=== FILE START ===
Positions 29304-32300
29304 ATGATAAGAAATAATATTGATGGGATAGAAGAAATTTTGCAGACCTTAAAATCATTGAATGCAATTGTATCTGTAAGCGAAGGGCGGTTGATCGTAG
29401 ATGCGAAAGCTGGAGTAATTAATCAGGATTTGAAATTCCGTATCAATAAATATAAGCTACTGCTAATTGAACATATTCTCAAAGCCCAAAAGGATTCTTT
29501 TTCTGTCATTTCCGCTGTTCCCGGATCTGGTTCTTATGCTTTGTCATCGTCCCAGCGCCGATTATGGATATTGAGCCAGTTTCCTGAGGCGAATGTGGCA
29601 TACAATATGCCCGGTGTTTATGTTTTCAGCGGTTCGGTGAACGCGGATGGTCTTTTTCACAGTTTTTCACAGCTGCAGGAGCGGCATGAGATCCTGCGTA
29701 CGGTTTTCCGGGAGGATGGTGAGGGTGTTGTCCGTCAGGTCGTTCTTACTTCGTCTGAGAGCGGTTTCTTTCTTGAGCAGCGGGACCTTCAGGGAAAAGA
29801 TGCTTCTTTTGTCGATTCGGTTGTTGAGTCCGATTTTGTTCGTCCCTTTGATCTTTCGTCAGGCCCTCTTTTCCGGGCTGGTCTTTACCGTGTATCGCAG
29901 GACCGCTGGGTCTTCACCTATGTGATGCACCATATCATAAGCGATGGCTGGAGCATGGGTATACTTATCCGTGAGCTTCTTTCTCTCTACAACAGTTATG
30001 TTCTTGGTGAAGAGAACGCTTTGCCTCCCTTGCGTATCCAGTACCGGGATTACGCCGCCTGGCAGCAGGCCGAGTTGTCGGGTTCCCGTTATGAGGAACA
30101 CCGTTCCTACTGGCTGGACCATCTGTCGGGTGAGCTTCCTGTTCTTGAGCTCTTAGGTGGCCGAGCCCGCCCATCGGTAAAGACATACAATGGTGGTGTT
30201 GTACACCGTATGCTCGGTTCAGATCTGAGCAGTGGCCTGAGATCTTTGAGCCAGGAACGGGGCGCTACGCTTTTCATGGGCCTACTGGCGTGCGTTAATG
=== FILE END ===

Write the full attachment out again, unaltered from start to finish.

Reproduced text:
Positions 29304-32300
29304 ATGATAAGAAATAATATTGATGGGATAGAAGAAATTTTGCAGACCTTAAAATCATTGAATGCAATTGTATCTGTAAGCGAAGGGCGGTTGATCGTAG
29401 ATGCGAAAGCTGGAGTAATTAATCAGGATTTGAAATTCCGTATCAATAAATATAAGCTACTGCTAATTGAACATATTCTCAAAGCCCAAAAGGATTCTTT
29501 TTCTGTCATTTCCGCTGTTCCCGGATCTGGTTCTTATGCTTTGTCATCGTCCCAGCGCCGATTATGGATATTGAGCCAGTTTCCTGAGGCGAATGTGGCA
29601 TACAATATGCCCGGTGTTTATGTTTTCAGCGGTTCGGTGAACGCGGATGGTCTTTTTCACAGTTTTTCACAGCTGCAGGAGCGGCATGAGATCCTGCGTA
29701 CGGTTTTCCGGGAGGATGGTGAGGGTGTTGTCCGTCAGGTCGTTCTTACTTCGTCTGAGAGCGGTTTCTTTCTTGAGCAGCGGGACCTTCAGGGAAAAGA
29801 TGCTTCTTTTGTCGATTCGGTTGTTGAGTCCGATTTTGTTCGTCCCTTTGATCTTTCGTCAGGCCCTCTTTTCCGGGCTGGTCTTTACCGTGTATCGCAG
29901 GACCGCTGGGTCTTCACCTATGTGATGCACCATATCATAAGCGATGGCTGGAGCATGGGTATACTTATCCGTGAGCTTCTTTCTCTCTACAACAGTTATG
30001 TTCTTGGTGAAGAGAACGCTTTGCCTCCCTTGCGTATCCAGTACCGGGATTACGCCGCCTGGCAGCAGGCCGAGTTGTCGGGTTCCCGTTATGAGGAACA
30101 CCGTTCCTACTGGCTGGACCATCTGTCGGGTGAGCTTCCTGTTCTTGAGCTCTTAGGTGGCCGAGCCCGCCCATCGGTAAAGACATACAATGGTGGTGTT
30201 GTACACCGTATGCTCGGTTCAGATCTGAGCAGTGGCCTGAGATCTTTGAGCCAGGAACGGGGCGCTACGCTTTTCATGGGCCTACTGGCGTGCGTTAATG